(Photo: PCMag)Back in September, Microsoft began to send the first big Windows 11 update of the year to users via a slow rollout. Dubbed 22H2, it is sort of like the Service Packs of yore, offering a ton of patches and new features. But despite its promise, it’s been a rocky launch as users began to report BSODs and issues with Nvidia GPUs. Now Microsoft is warning gamers about the update, saying it can cause “unexpected” performance in some games and gaming-related apps. As a result of this situation, Microsoft is pausing the rollout until it can bundle a fix into the next update.
In a new blog post titled “Lower than expected performance in some games,” Microsoft says that “some games and apps might experience lower than expected performance or stuttering on Windows 11, version 22H2.” The actual reason cited is bizarre: “Affected games and apps are inadvertently enabling GPU performance debugging features not meant to be used by consumers.” This confirms what Nvidia said was the reason back in September. Microsoft doesn’t say which games are affected by the bug, but we imagine if you’re experiencing it you’d know. While Microsoft figures this out, it’s placed a “compatibility hold” on the update. So if you haven’t already seen it as available for your system, you won’t until it’s fixed. Redmond is also warning users to not do a manual upgrade to 22H2 with its Media Creation Tool.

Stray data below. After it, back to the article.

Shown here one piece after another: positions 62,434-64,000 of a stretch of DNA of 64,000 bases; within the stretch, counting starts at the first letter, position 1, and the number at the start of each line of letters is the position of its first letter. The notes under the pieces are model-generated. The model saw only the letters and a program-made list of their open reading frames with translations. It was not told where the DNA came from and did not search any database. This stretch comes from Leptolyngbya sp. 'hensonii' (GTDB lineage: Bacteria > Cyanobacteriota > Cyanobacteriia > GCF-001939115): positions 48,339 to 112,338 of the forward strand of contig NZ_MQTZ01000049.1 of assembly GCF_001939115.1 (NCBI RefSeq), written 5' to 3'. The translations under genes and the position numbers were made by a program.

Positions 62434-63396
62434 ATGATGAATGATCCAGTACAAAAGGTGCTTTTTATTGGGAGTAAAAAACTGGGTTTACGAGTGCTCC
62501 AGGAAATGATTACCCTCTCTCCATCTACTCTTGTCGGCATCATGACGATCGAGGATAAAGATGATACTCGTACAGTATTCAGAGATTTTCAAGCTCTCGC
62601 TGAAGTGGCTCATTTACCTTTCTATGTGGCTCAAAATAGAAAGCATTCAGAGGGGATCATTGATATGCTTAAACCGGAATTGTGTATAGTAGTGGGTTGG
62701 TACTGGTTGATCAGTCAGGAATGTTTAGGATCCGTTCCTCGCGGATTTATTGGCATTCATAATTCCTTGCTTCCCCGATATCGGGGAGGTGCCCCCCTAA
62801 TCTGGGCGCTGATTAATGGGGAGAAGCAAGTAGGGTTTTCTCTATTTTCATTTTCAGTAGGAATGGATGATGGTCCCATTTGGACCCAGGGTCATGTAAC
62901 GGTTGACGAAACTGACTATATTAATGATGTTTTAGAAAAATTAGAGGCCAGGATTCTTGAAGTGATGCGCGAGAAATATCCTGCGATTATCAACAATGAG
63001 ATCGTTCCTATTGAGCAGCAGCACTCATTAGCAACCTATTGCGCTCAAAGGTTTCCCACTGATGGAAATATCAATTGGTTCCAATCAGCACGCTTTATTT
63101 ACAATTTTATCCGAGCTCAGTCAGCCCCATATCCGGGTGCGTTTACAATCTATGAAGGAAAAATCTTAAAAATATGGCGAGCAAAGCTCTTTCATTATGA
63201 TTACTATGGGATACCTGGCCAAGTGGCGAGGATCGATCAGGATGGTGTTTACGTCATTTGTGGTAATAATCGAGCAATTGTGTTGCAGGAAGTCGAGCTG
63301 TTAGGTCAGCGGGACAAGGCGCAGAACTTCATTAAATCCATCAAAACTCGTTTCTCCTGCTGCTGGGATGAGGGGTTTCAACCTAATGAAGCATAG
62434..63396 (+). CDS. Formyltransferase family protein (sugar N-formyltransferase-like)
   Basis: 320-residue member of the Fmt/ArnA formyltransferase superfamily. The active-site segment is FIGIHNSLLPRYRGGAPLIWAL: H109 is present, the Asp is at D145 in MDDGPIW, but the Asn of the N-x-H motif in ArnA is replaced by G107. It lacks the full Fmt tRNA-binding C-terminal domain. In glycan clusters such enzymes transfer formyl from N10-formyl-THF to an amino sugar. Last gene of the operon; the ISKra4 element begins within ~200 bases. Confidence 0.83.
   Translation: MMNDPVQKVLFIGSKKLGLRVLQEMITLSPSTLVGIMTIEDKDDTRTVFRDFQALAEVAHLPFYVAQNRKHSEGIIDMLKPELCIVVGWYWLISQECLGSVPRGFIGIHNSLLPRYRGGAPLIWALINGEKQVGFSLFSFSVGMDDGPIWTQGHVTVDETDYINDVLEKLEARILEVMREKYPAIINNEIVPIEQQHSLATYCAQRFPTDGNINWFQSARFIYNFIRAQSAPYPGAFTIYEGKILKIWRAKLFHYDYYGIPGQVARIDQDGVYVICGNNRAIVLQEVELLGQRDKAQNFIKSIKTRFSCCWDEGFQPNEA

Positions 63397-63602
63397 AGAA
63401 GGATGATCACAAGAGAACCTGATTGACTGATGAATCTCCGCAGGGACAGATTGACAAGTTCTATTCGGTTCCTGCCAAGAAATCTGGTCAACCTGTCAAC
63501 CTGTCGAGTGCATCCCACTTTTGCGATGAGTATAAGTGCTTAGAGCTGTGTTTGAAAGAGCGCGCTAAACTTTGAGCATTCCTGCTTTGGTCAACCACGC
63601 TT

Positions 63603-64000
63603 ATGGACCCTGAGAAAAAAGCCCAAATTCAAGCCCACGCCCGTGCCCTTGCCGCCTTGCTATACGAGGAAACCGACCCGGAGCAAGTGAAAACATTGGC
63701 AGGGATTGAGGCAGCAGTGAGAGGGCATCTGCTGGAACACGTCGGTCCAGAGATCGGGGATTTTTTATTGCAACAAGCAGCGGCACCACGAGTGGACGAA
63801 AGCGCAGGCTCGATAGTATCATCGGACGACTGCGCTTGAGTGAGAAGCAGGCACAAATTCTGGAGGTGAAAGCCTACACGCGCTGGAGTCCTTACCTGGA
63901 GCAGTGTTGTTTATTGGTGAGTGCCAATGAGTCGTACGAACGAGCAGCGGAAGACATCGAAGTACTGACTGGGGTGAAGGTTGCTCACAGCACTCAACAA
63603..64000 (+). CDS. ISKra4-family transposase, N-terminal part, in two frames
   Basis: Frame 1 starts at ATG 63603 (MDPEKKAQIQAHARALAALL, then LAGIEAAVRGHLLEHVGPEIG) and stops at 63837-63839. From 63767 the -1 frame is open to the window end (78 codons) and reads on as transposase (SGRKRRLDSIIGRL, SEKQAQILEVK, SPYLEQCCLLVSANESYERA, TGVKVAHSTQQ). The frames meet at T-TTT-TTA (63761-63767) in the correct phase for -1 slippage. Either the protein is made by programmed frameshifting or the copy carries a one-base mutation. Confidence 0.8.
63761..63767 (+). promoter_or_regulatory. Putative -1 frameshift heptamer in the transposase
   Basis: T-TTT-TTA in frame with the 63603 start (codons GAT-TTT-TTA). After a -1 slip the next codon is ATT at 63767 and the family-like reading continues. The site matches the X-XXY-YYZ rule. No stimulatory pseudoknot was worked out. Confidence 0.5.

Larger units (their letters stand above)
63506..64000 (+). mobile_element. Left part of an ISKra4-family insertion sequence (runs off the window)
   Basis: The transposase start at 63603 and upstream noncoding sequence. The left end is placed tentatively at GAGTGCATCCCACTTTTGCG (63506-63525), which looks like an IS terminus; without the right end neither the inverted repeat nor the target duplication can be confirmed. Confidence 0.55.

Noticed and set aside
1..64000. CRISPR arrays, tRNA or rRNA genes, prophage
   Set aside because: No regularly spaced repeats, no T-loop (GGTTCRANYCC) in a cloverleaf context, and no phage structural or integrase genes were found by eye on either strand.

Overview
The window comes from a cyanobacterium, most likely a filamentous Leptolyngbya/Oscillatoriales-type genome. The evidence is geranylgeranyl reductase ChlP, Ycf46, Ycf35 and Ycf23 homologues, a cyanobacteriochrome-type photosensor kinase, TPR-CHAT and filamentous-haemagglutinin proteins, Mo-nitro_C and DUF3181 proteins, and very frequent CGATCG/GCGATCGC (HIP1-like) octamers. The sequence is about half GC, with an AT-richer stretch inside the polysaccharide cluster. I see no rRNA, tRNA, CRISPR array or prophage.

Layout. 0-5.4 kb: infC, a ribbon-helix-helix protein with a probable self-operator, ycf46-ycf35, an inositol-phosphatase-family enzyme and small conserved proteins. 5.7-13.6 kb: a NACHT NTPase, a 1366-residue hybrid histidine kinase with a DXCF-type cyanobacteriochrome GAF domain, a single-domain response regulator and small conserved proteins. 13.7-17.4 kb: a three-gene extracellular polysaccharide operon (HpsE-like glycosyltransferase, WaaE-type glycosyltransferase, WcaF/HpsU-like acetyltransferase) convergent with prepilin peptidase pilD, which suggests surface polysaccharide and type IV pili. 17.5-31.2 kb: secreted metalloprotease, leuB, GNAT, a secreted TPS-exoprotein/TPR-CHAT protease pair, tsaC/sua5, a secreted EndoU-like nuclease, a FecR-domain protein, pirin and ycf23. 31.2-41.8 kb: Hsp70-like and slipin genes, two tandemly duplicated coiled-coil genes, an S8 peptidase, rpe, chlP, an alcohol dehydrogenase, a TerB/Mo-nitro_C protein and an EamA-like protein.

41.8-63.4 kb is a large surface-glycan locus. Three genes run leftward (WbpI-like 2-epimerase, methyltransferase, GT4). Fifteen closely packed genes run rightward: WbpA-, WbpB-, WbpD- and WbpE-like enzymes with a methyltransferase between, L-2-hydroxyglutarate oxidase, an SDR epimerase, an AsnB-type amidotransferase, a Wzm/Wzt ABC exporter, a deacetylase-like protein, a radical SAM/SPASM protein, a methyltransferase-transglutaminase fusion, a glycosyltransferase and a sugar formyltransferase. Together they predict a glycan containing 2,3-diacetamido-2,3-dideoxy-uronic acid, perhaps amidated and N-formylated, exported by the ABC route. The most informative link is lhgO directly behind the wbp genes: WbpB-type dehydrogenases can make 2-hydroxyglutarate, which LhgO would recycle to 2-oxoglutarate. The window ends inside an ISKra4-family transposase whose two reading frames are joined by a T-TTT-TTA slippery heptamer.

If you have already installed it and are experiencing the bug, Microsoft says to “update your games and gaming-related apps.” Thankfully, these days those updates usually happen automatically through Steam, EGS, and related gaming hubs. For its part, Nvidia has already addressed the issue with an update to GeForce Experience. The latest 3.26 version has the fix bundled with it, so grab it now if you’re an Nvidia user.
This seems like a pretty big stumble for Microsoft. It was previously reported that Microsoft was seeing this issue when it was testing the update with Insiders but released it anyway. Now it’s taken the company over a month to respond to complaints about game performance. Although it’s great it’s figured out the issue, the fact that it took this long is worrying. Plus, it says it has no timeline for when a fix will be available. That’s a pretty bad spot to be in when it comes to the biggest update of the year for your newest operating system.
We suppose if there’s any solace for Microsoft here, it’s that hardly anyone is using Windows 11. According to Statcounter, only 15 percent of Windows users are on 11. The vast majority — 71 percent — are still on Windows 10. Still, it’s not a good look when Microsoft is billing Windows 11 as the best OS for gaming.
Source by www.extremetech.com